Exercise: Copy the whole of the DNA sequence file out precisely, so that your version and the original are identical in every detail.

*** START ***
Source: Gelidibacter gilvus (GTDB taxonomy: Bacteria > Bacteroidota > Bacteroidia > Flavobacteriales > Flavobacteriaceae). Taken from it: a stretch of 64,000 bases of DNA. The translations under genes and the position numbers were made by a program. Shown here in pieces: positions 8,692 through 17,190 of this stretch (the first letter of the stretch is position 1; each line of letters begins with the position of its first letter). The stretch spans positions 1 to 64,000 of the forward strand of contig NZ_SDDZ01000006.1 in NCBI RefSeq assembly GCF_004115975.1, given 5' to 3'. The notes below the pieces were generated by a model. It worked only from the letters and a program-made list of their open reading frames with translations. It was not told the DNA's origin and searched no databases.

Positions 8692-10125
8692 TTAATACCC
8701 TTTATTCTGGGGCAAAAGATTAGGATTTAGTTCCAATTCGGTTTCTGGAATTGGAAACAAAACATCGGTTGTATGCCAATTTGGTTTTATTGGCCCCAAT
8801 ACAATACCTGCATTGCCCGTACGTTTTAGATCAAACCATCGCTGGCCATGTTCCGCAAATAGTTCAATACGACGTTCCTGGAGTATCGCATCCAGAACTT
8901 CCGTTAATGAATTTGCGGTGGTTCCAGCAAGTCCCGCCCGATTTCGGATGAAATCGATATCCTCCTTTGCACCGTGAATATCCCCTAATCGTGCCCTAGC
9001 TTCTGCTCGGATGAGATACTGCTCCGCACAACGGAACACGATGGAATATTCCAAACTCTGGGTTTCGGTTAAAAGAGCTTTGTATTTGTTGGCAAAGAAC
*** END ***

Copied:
Source: Gelidibacter gilvus (GTDB taxonomy: Bacteria > Bacteroidota > Bacteroidia > Flavobacteriales > Flavobacteriaceae). Taken from it: a stretch of 64,000 bases of DNA. The translations under genes and the position numbers were made by a program. Shown here in pieces: positions 8,692 through 17,190 of this stretch (the first letter of the stretch is position 1; each line of letters begins with the position of its first letter). The stretch spans positions 1 to 64,000 of the forward strand of contig NZ_SDDZ01000006.1 in NCBI RefSeq assembly GCF_004115975.1, given 5' to 3'. The notes below the pieces were generated by a model. It worked only from the letters and a program-made list of their open reading frames with translations. It was not told the DNA's origin and searched no databases.

Positions 8692-10125
8692 TTAATACCC
8701 TTTATTCTGGGGCAAAAGATTAGGATTTAGTTCCAATTCGGTTTCTGGAATTGGAAACAAAACATCGGTTGTATGCCAATTTGGTTTTATTGGCCCCAAT
8801 ACAATACCTGCATTGCCCGTACGTTTTAGATCAAACCATCGCTGGCCATGTTCCGCAAATAGTTCAATACGACGTTCCTGGAGTATCGCATCCAGAACTT
8901 CCGTTAATGAATTTGCGGTGGTTCCAGCAAGTCCCGCCCGATTTCGGATGAAATCGATATCCTCCTTTGCACCGTGAATATCCCCTAATCGTGCCCTAGC
9001 TTCTGCTCGGATGAGATACTGCTCCGCACAACGGAACACGATGGAATATTCCAAACTCTGGGTTTCGGTTAAAAGAGCTTTGTATTTGTTGGCAAAGAAC